Tuesday, April 27, 2010

(PART 2) Magic Board Now Captured in true 3D

Here is a glimpse into how the boards look post 3d scanned and digitized. Too many minutiae of procedures between this new post and the previous post there were literally 100's of steps just to get to this stage.

This method of attaining this type of detail takes some time to gather, there are no short cuts with this method. All of the popular over the counter machines and turn key shaping systems rely on the slice method of rendering to cut boards. The problem with slices is the CAD surfaces are in interpolated numeric’s (interpolated meaning interpreted, surfaces created by numerical algorithms and not the actual surface of the board). Shapers with a keen eye will notice that the interpolated surfaces once cut is not remotely close to the actual shape. (Actually, it doesn't take a keen eye. It's quite evident.)

The process I prefer is done with absolute numeric’s. Working with absolute numeric’s there are no distortion issues as associated with slices and interpolated numeric’s when scaling.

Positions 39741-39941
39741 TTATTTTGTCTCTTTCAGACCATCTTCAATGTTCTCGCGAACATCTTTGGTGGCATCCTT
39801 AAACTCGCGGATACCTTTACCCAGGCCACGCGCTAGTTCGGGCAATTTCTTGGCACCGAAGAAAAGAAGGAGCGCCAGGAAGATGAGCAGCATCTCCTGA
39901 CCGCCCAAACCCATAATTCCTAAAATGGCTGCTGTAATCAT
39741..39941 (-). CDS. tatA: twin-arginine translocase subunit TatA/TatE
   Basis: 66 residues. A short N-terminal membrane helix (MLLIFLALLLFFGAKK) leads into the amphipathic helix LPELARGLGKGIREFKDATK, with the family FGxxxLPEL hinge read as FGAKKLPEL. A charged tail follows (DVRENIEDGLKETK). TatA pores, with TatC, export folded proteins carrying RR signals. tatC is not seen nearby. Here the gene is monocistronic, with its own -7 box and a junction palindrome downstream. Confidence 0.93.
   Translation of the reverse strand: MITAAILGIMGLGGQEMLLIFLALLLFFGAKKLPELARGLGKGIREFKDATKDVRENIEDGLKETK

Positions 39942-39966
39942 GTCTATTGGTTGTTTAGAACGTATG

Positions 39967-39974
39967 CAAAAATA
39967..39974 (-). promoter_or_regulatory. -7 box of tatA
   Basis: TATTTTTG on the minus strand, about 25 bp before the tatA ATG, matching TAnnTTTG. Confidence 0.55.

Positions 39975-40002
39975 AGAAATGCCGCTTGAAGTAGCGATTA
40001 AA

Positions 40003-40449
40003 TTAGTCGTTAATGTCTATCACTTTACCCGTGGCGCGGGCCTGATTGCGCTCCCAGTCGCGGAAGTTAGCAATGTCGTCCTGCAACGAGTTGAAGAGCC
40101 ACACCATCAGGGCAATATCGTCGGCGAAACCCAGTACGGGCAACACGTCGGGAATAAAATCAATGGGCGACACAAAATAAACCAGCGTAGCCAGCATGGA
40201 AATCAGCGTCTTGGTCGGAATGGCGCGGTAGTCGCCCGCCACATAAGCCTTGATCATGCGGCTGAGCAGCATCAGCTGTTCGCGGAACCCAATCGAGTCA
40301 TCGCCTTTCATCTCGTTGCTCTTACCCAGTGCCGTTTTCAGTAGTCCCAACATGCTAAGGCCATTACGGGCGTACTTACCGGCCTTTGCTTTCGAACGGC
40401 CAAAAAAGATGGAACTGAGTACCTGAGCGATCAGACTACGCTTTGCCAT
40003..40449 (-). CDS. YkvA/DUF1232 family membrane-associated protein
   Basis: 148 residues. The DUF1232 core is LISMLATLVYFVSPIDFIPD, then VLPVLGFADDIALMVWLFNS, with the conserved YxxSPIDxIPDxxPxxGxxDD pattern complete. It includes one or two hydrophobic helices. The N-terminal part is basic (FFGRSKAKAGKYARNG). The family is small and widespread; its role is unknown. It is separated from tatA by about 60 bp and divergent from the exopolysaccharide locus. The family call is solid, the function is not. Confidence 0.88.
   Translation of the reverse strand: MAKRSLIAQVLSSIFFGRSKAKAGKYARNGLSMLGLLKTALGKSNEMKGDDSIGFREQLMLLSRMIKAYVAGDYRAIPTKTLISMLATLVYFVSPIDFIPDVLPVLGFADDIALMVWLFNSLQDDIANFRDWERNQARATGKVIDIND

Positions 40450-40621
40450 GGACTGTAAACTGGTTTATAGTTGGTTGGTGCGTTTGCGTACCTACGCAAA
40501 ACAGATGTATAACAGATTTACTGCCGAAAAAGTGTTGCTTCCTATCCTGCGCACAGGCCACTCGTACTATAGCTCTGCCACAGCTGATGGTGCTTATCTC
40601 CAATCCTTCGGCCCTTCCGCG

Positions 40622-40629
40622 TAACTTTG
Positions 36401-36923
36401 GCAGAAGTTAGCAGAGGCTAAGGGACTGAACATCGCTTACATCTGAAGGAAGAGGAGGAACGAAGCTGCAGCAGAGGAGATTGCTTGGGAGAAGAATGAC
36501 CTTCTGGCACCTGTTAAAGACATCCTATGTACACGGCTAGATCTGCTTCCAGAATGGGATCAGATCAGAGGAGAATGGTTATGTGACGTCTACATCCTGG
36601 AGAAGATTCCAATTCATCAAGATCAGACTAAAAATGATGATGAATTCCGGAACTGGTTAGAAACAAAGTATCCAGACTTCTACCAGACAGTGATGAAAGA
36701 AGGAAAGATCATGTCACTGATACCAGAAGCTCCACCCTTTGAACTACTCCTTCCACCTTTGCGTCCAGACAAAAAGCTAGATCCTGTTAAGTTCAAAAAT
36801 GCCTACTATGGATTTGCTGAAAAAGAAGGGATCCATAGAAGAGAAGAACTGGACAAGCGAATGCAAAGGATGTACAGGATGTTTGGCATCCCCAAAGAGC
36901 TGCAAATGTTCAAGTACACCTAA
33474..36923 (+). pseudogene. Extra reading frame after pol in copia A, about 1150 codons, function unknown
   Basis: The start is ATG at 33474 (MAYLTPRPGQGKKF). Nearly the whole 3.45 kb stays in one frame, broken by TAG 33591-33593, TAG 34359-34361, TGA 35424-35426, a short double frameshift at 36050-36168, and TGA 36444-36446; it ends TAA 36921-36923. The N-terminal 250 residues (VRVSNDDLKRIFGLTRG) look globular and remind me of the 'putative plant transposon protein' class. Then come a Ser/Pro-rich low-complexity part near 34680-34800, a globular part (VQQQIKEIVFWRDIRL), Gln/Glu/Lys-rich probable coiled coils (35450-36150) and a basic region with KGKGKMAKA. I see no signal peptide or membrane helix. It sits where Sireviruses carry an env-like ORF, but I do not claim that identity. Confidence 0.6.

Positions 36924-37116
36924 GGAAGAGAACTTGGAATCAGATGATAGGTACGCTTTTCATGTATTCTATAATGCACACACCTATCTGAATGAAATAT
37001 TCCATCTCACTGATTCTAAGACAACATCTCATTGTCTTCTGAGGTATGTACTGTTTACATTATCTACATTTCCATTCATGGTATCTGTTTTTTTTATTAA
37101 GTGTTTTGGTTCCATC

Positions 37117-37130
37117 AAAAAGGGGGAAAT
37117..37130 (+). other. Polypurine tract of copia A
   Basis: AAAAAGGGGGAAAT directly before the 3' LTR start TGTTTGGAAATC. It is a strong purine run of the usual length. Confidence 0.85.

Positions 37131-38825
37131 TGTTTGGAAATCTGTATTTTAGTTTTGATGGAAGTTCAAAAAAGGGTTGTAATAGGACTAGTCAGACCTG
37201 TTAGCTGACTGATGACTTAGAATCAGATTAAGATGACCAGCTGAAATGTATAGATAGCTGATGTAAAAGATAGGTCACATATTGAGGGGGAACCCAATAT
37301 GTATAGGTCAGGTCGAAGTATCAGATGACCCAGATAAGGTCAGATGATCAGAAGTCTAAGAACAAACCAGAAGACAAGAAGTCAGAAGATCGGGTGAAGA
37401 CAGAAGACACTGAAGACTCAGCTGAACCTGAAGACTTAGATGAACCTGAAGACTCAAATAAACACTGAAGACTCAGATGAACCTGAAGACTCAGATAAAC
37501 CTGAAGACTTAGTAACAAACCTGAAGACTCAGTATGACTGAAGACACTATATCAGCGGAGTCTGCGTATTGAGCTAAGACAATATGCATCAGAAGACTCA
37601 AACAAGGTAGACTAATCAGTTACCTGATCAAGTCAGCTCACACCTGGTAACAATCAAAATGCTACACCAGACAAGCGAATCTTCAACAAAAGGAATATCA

All these steps are taken before the board is shaped or glassed. To scan and digitize a board in absolute numerics is a 2 day process alone. Not including the time to clean up the shape.

This is what the actual board to be scanned looks like after the surface has been cleaned up.

This is just an outline preview from the tool paths compensated. The red lines indicate 12" at nose, wide point, 12" tail.

Tool paths, when generating tool paths I prefer to keep different sections of the board on different levels. Hence the different colors = different levels. Levels allow me to control different aspects of the shape individually. If you look closely there are 5 different levels of deck and rail cuts, each section can be controlled individually. The tightest toolpaths are at the apex of rail line for full rail detail, this detail is also on the bottom tucked rail. Complete rail detail top and bottom.

Here's another board going through the same process.

This a preview of what the actual finished outline looks like on the CAD.

This is what the toolpath of the tool looks like in the CAD. If you notice, the lines are much fuller than the actual shape, this is because the colored lines are cutter compensated. The lines are the actual path of the tool used, not the actual shape itself.

1 comment:

  1. holy crap wayne.. just read part 1 and 2.. please never stop.